With New Data Come New Responsibilities

Engare Sero footprint layer
By Kevin Hatala
February 01, 2013

The nature of paleoanthropology is changing in many ways. Leafing through recent issues of the Journal of Human Evolution or AJPA, it’s amazing how many research projects are using three-dimensional models, GIS, and countless other technologies to collect and analyze digital paleontological data in ways that were never before possible. Yet the importance of these new technologies extends well beyond the immediate data they provide to the authors of these papers. Sure, it is certainly exciting when geometric morphometrics can be used to analyze the three-dimensional shape of a CT-based reconstruction of a fossilized skull, and present a quantitative argument for its taxonomic affinity. But that same type of work has also opened a whole new realm of opportunity (and responsibility) for preservation and public outreach.

For the past several decades, if one were lucky, they might have been able to travel to a museum in order to see a small exhibit on human evolution, with a couple casts of Neanderthal skulls and maybe a picture of Lucy’s skeleton. Now, museums around the world are launching major initiatives to make digital data accessible to the general public, allowing anyone to virtually ‘hold in their hands’ precious hominin fossils. You can take a look at the Smithsonian Human Origins Program’s 3D collection for a great example.

Even within our field, researchers are reaping the rewards of digital data. A graduate student might be able to analyze a 3D model of an Australopithecus skull from the confines of their office, rather than having to worry about raising funds for a trip to Ethiopia. The longevity of these digital data is probably greater (or at least more secure) than the specimens themselves. Virtual models cannot be accidentally dropped on the floor, or altered by the wear and tear of several pairs of calipers each year. And in some cases, the original data themselves are not suited for typical curation processes.

Over the past few years, I have taken part in excavations of fossilized hominin footprint sites at Ileret, Kenya and Engare Sero, Tanzania. It is essential that we document these sites in such a way that other researchers, both today and in future generations, can continue to explore and learn new things from them. Yet it is simply impossible to remove these footprints from the ground and file them in the shelved collections of museums. And after these delicate trace fossils are exposed by excavation, they are immediately susceptible to erosion and degradation. We do create traditional rubber molds and plaster casts, but these are similarly subject to their own range of risks and limitations. In response to these issues, we have also adopted a new approach, through collaborations with the Smithsonian’s 3D Digitization team (see videos of their work), in order to digitally document and preserve these invaluable fossil footprint sites. Using rapidly-growing technologies of photogrammetry, we are producing 3D models of individual fossilized footprints, but also rendering in 3D each fossil footprint layer in its entirety. We plan to build digital archives through which other researchers can access these fossils, in a way that directly represents what we experience in our excavations. They will be able to view each footprint layer in its original context, and virtually move around the site to gather their own measurements in order to conduct their own analyses. We envision 3D recreations of the sites being utilized in museum displays, and online, so that the general public can also experience these wonderfully exciting discoveries. We are only at the beginning of this process, and we have much work ahead of us, but it has already been rewarding to think of the influence that these projects could have on others down the road.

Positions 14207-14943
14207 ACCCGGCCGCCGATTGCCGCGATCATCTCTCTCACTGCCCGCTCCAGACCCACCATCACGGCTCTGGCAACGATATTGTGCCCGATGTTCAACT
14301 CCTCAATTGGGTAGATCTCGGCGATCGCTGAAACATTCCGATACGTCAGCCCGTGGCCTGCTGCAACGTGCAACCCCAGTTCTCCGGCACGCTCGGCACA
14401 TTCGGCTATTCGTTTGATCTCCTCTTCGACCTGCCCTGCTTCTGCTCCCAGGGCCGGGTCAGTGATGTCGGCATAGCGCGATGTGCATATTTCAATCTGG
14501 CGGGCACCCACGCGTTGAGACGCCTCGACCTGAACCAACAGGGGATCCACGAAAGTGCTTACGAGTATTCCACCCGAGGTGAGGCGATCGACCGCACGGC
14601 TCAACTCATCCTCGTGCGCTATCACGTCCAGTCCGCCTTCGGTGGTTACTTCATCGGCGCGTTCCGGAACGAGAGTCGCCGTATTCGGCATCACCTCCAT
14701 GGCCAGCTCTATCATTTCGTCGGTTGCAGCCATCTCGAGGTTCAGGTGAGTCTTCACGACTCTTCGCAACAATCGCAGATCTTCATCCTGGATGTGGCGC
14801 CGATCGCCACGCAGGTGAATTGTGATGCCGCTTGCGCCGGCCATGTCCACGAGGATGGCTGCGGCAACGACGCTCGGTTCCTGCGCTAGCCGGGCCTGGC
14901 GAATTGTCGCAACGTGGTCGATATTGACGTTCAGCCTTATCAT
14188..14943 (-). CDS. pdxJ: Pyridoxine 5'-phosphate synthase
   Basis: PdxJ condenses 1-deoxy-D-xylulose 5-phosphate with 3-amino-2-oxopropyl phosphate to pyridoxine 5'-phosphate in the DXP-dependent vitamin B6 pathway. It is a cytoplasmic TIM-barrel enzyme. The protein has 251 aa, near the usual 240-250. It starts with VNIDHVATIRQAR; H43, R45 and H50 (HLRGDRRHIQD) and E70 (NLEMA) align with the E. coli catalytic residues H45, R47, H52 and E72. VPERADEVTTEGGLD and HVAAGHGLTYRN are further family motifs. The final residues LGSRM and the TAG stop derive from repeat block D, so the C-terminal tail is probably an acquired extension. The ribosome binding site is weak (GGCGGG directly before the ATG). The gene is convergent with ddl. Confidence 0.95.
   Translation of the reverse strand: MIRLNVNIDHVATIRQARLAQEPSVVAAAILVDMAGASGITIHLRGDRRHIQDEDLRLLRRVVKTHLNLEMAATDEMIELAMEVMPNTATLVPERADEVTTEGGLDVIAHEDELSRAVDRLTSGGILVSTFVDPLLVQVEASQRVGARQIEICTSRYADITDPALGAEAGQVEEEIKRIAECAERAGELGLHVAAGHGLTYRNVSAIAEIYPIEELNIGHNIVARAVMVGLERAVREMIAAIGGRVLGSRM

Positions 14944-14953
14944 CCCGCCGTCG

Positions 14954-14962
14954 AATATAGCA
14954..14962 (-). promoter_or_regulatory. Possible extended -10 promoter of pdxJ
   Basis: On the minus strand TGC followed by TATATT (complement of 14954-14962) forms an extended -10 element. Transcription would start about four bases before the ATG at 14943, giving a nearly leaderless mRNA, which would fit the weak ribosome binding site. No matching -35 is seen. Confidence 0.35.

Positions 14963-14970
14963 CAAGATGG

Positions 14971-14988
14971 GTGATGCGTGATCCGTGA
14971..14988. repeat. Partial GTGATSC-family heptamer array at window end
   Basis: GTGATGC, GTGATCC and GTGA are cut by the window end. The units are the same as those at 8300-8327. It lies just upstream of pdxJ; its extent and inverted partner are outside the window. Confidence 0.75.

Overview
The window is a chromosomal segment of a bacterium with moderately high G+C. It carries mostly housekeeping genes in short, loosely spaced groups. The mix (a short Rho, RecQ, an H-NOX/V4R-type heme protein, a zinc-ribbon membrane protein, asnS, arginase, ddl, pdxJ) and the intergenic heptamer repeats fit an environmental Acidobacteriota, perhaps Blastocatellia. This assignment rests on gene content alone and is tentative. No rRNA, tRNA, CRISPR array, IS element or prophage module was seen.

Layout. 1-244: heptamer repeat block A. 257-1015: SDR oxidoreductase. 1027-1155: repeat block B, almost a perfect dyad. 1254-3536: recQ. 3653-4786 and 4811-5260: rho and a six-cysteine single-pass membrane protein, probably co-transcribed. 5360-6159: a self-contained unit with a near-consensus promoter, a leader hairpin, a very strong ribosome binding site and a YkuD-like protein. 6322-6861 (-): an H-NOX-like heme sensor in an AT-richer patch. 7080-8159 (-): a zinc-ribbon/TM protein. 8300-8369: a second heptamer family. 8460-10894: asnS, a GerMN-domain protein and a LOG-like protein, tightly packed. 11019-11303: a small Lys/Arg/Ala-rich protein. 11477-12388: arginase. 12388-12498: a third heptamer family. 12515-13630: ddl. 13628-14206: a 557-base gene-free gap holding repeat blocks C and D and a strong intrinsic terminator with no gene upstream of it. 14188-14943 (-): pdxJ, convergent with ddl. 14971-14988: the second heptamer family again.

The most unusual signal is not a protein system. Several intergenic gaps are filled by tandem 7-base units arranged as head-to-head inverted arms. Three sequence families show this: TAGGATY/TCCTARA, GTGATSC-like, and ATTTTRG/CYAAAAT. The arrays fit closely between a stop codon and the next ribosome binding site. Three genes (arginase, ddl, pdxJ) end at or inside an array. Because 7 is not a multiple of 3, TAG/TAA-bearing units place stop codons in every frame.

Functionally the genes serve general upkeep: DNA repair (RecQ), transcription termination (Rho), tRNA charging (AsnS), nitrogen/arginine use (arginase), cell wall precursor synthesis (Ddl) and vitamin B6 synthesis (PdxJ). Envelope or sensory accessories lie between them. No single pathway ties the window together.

The progress that others have already made in promoting the accessibility of these data both within our field and, even more importantly, to the general public, is very encouraging. It will be exciting to see the ways in which our field can continue to grow as digital data become even more commonplace, and influence new innovations in both research and education.